Tax havens apparently do more than cheat countries out of tax revenues. A study from the publication Nature Ecology & Evolution has reported that corporate secrecy jurisdictions are being used to conceal the beneficial ownership of commercial activities that are destructive to the environment
The white paper concludes that offshore financial centres that have strict secrecy laws form corporations used to register vessels engaged in illegal overfishing on the high seas, and destructive land use in the Amazon Rainforest. The information, which was culled by researchers from the Panama Papers and the Paradise Papers, was a major source of previously-unavailable data on beneficial ownership.
Specifically named as jurisdictions that have formed opaque companies for businesses that are causing serious ecological damage to the environment were:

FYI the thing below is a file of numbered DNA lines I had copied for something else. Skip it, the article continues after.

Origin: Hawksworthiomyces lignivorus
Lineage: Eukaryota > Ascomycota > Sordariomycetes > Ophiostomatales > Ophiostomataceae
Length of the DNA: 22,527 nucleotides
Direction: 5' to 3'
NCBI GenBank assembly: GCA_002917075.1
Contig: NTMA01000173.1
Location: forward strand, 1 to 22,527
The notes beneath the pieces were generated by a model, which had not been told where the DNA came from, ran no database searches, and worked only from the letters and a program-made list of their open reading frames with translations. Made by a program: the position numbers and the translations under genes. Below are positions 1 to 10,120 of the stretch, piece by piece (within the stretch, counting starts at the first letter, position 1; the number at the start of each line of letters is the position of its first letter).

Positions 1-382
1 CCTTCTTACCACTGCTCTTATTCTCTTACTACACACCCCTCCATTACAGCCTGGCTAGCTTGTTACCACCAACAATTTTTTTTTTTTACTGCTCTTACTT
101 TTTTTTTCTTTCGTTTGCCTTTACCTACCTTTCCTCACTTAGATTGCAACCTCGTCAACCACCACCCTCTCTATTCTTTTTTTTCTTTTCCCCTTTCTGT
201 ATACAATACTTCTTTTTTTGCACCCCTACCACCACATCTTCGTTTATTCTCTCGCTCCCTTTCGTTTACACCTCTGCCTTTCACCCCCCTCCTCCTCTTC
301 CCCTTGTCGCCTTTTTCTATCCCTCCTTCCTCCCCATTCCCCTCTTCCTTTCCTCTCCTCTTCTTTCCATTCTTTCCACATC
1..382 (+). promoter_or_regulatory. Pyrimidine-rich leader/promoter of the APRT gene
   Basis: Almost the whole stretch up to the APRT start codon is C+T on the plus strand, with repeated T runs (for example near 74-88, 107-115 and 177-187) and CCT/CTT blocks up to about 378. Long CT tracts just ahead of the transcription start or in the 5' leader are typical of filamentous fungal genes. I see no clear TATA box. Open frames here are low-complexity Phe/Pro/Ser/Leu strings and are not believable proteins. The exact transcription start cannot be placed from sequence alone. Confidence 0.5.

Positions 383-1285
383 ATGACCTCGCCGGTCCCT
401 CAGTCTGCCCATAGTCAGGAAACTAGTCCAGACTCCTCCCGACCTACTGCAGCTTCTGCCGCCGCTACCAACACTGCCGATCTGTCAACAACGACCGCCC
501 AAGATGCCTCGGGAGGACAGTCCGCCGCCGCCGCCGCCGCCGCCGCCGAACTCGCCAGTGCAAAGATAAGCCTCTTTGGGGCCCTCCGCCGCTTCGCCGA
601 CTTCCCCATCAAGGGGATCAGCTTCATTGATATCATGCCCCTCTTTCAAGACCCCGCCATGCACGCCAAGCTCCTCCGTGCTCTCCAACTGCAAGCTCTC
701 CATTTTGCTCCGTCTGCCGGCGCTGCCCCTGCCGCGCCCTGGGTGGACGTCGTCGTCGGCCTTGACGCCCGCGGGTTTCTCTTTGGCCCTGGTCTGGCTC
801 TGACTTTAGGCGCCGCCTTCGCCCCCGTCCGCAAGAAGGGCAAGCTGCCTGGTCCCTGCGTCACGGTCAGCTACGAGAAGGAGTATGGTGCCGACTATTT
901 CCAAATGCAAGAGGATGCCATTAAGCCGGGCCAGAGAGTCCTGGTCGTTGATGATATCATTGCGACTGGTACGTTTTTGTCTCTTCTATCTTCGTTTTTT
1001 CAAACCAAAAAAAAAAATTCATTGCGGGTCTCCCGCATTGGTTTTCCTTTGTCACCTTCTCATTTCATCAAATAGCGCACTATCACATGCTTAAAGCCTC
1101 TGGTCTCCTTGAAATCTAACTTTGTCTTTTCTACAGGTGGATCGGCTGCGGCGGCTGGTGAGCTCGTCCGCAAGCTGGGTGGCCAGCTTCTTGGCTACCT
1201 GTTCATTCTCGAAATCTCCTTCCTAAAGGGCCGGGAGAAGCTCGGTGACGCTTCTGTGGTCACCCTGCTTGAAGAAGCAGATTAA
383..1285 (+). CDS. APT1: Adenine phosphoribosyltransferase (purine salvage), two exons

(1) The Netherlands Antilles (Rainforest damage).
(2) The Cayman Islands ( Rainforest damage).
(3) The Bahama Islands (Rainforest damage).
(4) Belize (illegal fishing).
(5) The Republic of Panama (illegal fishing).
Compliance officers should always inquire into the specific lines of the client's business, when opening a banking relationship for a corporation from the above jurisdictions, to ensure that they do not unwittingly accept illicit profits, earned at the expense of environmental damage, as the possible negative press that could result from the public disclosure of such a client relationship might clause legitimate clients to close their accounts and bank elsewhere.
Chronicles of Monte Friesner - Financial Crime Analyst
Contributed by Kenneth Rijock - Financial Crime Consultant